It proved to me that the power of prayer and faith can manifest miracles! 

Black Madonna of Oropa (Piedmont Region of Italian Alps)
Miraculous Healings:


Another awe-inspiring Madonna can be found in Livorno, Italy, on the West Coast of Italy, near the Ligurian Sea 
Madonna of Montenero in Livorno, Italy:

Prayers to the Madonna of Montenero have brought about many miracles, attested to through the many cards and letters displayed in a hall similar to the one at the Sanctuary of Oropa (No wonder Italians have a fervent belief in the power of miracles. By the abundance of letters attesting to miracles everyday people have experienced, one assumes that miracles are quite commonplace!)  The only difference between the "hall of miracles" at the Sanctuary of Montenero in Livorno, and the Sanctuary of Oropo in the Italian Alps, is that the testimonials of miracles at Montenero not only cover floor to ceiling of one hallway, but also go up a staircase to a second floor!

Through the intercession of the Madonna of Montenero, tradition holds that the city was saved from an earthquake in the 15th century. A miraculous wind also saved the city from an invasion by the Roman Emperor Maximillian I in the late 15th century. And the city was spared from a plague in 1720. The Madonna also is credited with saving a sinking ship off the coast in 1750.

The story of this last Madonna is quite interesting. It was painted on a stucco wall on the outside of a home, which was the custom at the time, in Trevi, Italy (near Rome). Several years after it was painted, local villagers noticed that tears were flowing from the eyes of the Madonna. They appeared to be tears of blood. People flocked from far and wide to witness this miracle. Again, many documented miracles occurred to those who prayed to the image.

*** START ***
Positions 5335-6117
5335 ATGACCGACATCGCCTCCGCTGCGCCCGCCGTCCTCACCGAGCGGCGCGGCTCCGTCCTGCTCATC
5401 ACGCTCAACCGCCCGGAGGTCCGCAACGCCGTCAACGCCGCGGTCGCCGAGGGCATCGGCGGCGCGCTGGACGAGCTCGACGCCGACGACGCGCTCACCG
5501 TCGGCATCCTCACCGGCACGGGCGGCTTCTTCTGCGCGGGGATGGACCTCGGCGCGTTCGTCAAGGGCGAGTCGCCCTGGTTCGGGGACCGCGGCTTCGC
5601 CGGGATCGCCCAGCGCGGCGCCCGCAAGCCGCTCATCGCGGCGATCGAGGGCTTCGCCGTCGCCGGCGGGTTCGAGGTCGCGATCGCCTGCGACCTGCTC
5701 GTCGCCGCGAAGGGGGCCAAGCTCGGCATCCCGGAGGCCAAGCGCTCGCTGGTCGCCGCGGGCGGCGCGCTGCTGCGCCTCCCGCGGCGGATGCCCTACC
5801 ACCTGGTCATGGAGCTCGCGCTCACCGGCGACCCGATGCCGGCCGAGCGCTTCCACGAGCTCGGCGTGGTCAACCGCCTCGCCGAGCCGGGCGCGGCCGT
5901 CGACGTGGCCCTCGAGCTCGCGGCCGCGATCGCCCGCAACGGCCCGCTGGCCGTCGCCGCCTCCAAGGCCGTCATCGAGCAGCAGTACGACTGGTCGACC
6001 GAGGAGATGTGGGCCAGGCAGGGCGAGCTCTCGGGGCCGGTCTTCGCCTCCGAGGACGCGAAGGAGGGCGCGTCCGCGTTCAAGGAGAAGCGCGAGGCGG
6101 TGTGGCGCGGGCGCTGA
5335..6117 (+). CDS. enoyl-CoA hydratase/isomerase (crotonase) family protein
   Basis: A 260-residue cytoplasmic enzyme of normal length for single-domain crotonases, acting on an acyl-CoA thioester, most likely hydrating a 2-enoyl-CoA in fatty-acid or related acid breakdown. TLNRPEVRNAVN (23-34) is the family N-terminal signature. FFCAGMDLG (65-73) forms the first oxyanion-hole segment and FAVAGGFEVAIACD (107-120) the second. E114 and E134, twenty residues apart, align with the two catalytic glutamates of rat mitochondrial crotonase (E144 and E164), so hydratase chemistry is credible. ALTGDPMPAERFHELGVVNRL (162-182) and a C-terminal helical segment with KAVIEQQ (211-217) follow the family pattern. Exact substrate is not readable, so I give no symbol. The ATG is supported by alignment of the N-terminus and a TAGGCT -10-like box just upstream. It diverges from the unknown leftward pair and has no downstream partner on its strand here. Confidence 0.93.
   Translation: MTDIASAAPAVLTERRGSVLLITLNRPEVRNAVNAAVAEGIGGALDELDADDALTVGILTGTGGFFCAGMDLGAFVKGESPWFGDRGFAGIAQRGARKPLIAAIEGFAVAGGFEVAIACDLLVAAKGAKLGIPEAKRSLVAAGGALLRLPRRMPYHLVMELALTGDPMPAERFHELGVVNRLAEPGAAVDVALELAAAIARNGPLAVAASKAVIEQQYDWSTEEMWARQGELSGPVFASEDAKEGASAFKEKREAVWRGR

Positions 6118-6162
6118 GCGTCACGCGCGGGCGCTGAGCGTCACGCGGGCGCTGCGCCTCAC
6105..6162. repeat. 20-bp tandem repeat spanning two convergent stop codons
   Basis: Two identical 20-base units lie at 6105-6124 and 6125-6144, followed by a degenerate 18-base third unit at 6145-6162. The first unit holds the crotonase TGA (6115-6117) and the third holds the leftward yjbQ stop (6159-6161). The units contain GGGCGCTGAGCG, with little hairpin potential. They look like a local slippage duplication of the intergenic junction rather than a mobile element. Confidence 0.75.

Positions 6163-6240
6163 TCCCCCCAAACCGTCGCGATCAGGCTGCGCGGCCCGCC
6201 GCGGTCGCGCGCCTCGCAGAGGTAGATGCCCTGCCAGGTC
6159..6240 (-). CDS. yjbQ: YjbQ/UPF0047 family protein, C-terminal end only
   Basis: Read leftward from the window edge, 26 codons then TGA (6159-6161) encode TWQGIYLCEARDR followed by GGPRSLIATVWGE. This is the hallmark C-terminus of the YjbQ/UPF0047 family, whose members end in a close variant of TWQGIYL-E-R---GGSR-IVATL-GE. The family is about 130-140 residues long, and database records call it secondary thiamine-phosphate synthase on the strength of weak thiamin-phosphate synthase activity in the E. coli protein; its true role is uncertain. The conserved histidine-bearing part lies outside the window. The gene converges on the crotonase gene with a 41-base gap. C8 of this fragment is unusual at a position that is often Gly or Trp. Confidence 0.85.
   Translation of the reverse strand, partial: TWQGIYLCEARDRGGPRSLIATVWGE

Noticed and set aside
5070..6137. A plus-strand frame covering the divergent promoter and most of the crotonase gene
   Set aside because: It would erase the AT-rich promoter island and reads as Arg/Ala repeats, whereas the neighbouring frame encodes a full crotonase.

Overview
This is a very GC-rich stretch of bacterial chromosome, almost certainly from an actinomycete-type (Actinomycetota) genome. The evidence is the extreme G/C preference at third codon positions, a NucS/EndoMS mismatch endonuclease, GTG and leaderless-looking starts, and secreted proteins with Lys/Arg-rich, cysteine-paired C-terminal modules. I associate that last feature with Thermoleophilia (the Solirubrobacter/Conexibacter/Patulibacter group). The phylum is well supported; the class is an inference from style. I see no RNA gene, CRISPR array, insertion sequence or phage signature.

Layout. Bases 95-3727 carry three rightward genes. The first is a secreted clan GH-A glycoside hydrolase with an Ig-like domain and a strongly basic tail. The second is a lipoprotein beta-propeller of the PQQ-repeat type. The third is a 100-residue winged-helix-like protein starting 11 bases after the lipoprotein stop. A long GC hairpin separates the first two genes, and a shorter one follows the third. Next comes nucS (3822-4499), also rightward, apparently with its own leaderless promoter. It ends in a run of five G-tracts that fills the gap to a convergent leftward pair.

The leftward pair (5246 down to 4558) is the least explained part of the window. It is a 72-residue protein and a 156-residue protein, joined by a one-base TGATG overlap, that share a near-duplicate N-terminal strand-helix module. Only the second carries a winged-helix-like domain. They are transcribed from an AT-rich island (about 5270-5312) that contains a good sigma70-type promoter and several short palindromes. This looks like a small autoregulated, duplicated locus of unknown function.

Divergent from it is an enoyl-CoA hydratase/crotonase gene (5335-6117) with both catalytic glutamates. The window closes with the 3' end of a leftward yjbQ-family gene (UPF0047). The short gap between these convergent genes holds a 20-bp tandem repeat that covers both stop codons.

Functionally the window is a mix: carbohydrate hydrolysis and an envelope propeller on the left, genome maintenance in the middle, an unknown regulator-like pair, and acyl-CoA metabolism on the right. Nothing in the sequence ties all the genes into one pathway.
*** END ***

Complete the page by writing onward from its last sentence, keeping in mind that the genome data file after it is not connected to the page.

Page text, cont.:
The image of the Madonna was eventually cut from the side of the house to preserve it from the elements and placed in a larger church in Trevi, Italy.  (see photo below)

Madonna of Tears
Madonna that Shed Tears of Blood in 1485 (was painted on the side of a home in Trevi, Italy):

These stories are just a few of the hundreds of sites of devotion and miraculous events you can witness throughout Italy. These events deeply moved me with the energy of so many people's faith and devotion.

It also was so awe-inspiring to witness not only the site of miraculous events, but the ubiquitous religious art throughout Italia attesting to these miracles. I was continually struck by the thought that many, many people had taken the time and energy, many centuries ago, to construct relatively permanent testaments to their love of the divine. And they placed it in virtually every empty space, even on the side of a house, as evidenced by the miraculous painting above.

I found myself asking myself--and others--how could these elaborate churches, made of heavy stone and marble, have been constructed in the 1300s, 1400s, and 1500s, when they had no machines or even sophisticated tools. Further, these magnificent edifices are filled with large and heavy pieces of ceramic artwork that remains completely intact more than 500 years later.
Here are a few examples of the heavy ceramic pieces crafted by Andrea della Robbia more than 500 years ago, and found not only in churches, but on the outside of buildings throughout Italy, especially in Florence:

The answer I routinely got from the Italian "experts" was that divine intervention had made these works of art and architecture possible. The other answer I got was: "Why do you Americans build your homes of wood when it breaks down so quickly? Why don't you make your homes of stone, like we do?" There may be something to that, as homes in Italy that date back to the 1200s are still in active use!